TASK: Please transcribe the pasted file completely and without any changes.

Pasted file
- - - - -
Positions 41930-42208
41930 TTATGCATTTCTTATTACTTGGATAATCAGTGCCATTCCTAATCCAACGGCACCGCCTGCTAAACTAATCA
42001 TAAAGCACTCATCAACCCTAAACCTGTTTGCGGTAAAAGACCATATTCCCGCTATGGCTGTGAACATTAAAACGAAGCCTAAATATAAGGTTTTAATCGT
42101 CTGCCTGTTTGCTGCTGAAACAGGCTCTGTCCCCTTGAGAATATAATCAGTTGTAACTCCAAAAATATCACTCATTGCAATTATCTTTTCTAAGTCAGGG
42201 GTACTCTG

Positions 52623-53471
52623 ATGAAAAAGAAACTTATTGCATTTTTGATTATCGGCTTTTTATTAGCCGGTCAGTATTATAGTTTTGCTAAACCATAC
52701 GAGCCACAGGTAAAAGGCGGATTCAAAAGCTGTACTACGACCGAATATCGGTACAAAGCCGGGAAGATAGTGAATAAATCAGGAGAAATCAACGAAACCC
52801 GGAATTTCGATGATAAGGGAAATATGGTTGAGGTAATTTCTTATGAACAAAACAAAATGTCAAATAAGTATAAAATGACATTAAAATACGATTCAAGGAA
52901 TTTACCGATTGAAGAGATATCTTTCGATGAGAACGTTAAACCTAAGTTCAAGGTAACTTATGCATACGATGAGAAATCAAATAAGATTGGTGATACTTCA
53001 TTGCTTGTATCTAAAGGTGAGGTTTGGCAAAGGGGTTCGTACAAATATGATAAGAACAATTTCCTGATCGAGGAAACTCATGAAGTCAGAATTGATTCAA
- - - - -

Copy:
Positions 41930-42208
41930 TTATGCATTTCTTATTACTTGGATAATCAGTGCCATTCCTAATCCAACGGCACCGCCTGCTAAACTAATCA
42001 TAAAGCACTCATCAACCCTAAACCTGTTTGCGGTAAAAGACCATATTCCCGCTATGGCTGTGAACATTAAAACGAAGCCTAAATATAAGGTTTTAATCGT
42101 CTGCCTGTTTGCTGCTGAAACAGGCTCTGTCCCCTTGAGAATATAATCAGTTGTAACTCCAAAAATATCACTCATTGCAATTATCTTTTCTAAGTCAGGG
42201 GTACTCTG

Positions 52623-53471
52623 ATGAAAAAGAAACTTATTGCATTTTTGATTATCGGCTTTTTATTAGCCGGTCAGTATTATAGTTTTGCTAAACCATAC
52701 GAGCCACAGGTAAAAGGCGGATTCAAAAGCTGTACTACGACCGAATATCGGTACAAAGCCGGGAAGATAGTGAATAAATCAGGAGAAATCAACGAAACCC
52801 GGAATTTCGATGATAAGGGAAATATGGTTGAGGTAATTTCTTATGAACAAAACAAAATGTCAAATAAGTATAAAATGACATTAAAATACGATTCAAGGAA
52901 TTTACCGATTGAAGAGATATCTTTCGATGAGAACGTTAAACCTAAGTTCAAGGTAACTTATGCATACGATGAGAAATCAAATAAGATTGGTGATACTTCA
53001 TTGCTTGTATCTAAAGGTGAGGTTTGGCAAAGGGGTTCGTACAAATATGATAAGAACAATTTCCTGATCGAGGAAACTCATGAAGTCAGAATTGATTCAA